If you have one of the above conditions, you may still be able to benefit from wearing compression socks. Be sure to seek guidance from a physician. For instance, even though congestive heart failure is a contraindicated condition, some doctors recommend compression therapy for certain patients with heart failure. Consult with a doctor to find out what's appropriate for you, as he or she may have recommendations about safe levels of compression for your body. 

Talk to Your Doctor About Compression Socks

By reducing leg swelling and removing excess fluid from your leg veins, compression socks work to improve your circulatory health. For someone suffering from hypertension or hypotension, a healthy circulatory system should serve to improve your overall health. As you would with any medical condition, you should consult your doctor to ensure that you're making safe choices and selecting the appropriate compression level for your body. Over-the-counter compression socks, like the ones Comrad sells, offer compression levels that are safe for most body types. 

To learn more about the different levels of compression on the market, check out our article, "What Level of Compression Socks Do I Need?" Your health care provider can give you more personalized advice regarding the optimal way to introduce compression socks into your self-care routine. 

To answer the question plainly—do compression socks raise your blood pressure?—we can confirm that compression socks should be safe for most people with hypotension and hypotension. Although they may cause a small, gradual increase in blood pressure as excess fluid flushes from the lower extremities, the overall impact on vascular health remains beneficial for most people. Compression socks, by reducing the risk of DVT, CVI, and swelling, are a great choice, even for people with a history of mild-to-moderate hypertension. 

Sources: 

Appelen D, van Loo E, Prins MH, Neumann MHAM, and Kolbach DN. "Compression therapy for prevention of post-thrombotic syndrome." Cochrane Database of Systematic Reviews, Issue 9, 2017, https://www.cochranelibrary.com/cdsr/doi/10.1002/14651858.CD004174.pub3/epdf/abstract.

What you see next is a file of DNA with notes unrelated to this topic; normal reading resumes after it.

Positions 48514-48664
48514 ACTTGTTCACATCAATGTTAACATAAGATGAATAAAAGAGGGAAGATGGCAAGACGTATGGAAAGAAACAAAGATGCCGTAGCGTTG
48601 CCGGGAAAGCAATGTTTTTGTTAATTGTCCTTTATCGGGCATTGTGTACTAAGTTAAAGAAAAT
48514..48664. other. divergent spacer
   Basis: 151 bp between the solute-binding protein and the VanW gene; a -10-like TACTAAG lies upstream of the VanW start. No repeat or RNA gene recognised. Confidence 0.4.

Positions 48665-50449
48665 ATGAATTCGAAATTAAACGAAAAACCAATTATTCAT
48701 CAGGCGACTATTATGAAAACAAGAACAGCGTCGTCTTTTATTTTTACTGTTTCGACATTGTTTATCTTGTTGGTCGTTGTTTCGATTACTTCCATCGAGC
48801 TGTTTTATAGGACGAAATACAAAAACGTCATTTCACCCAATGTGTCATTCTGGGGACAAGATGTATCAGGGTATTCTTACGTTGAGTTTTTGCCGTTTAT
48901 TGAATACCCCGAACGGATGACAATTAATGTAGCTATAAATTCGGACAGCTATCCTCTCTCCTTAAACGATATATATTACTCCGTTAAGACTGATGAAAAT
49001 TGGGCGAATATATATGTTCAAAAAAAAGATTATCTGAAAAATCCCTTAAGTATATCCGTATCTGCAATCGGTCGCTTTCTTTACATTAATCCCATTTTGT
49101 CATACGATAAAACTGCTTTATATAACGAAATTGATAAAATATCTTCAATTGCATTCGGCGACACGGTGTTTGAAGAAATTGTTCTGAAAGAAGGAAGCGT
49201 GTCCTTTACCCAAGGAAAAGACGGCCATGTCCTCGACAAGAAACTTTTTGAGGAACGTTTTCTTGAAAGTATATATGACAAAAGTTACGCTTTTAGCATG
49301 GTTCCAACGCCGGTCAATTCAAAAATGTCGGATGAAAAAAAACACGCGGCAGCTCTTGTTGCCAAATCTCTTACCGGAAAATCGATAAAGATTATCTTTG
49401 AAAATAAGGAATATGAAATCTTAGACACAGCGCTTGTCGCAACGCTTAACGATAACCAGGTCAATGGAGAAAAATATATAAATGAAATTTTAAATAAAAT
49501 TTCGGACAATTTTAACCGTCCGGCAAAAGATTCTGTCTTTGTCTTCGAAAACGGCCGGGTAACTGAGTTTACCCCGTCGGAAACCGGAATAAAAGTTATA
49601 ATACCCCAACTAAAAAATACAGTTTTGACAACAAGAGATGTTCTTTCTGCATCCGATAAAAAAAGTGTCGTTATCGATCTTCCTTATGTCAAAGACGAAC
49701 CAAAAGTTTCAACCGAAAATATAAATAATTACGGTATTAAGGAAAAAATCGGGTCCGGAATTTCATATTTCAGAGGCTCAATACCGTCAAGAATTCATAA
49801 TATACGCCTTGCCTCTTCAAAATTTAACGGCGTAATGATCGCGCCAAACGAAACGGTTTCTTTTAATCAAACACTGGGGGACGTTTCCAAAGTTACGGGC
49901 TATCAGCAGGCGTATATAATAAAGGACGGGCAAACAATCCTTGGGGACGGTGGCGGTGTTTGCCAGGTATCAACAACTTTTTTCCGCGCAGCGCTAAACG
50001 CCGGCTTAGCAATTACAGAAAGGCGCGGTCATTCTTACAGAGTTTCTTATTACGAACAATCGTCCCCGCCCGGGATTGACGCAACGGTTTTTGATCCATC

Blättler, W., and H. Partsch. “Leg Compression and Ambulation Is Better than Bed Rest for the Treatment of Acute Deep Venous Thrombosis.” Int Angiol, Vol. 4, 22 Dec. 2003, pp. 393–400. PubMed, https://www.ncbi.nlm.nih.gov/pubmed.

Cayley, William E. “Preventing deep vein thrombosis in hospital inpatients.” Clinical Review, Midlands Business Journal, Jul 19, 2007, https://www.bmj.com/content/335/7611/147.

Clarke, M. J., Broderick, C., Hopewell, S., Juszczak, E.,Eisinga, A. “Compression stockings for preventing deep vein thrombosis in airline passengers” Cochrane Database Syst Rev, December 19, 2016, https://discover.dc.nihr.ac.uk/content/signal-000351/long-haul-flyers-could-reduce-risk-of-leg-blood-clots-with-compression-stockings.

“Deep Vein Thrombosis (DVT) in Pregnancy.” NHS Choices, NHS, 27 Mar. 2018, www.nhs.uk/conditions/pregnancy-and-baby/dvt-blood-clot-pregnant/.

Henry, R., Rowe, J., O'Mahony, D. "Haemodynamic analysis of efficacy of compression hosiery in elderly fallers with orthostatic hypotension," The Lancet, Vol. 354, Iss. 9172, 1999, pp. 45-46, https://www.sciencedirect.com/science/article/abs/pii/S0140673699021327.

“High Blood Pressure (hypertension).” Mayo Clinic, Mayo Foundation for Medical Education and Research, 6 Mar. 2018, https://www.mayoclinic.org/diseases-conditions/high-blood-pressure/symptoms-causes/syc-20373410.

“Recovery & Support for Pulmonary Embolism.” Patient Care at NYU Langone Health, NYU Langone Health, nyulangone.org/conditions/pulmonary-embolism-in-adults/support.

Lim, Chung Sim and Alun H. Davies. “Graduated compression stockings.” CMAJ  Vol. 186, Iss. 10 pp. E391-E398. July 08, 2014, https://www.cmaj.ca/content/cmaj/186/10/E391.full.pdf.

Reger, G. A. "How do compression stockings affect blood pressure?" DoctorQA.com, 2013, http://www.doctorqa.com/qa/compression-stockings-lead-to-high-blood-pressure

Sheps, S G. “Use of an elastic garment in the treatment of orthostatic hypotension.” Cardiology vol. 61 suppl. 1, 1976, pp. 271-279, https://pubmed.ncbi.nlm.nih.gov/975141/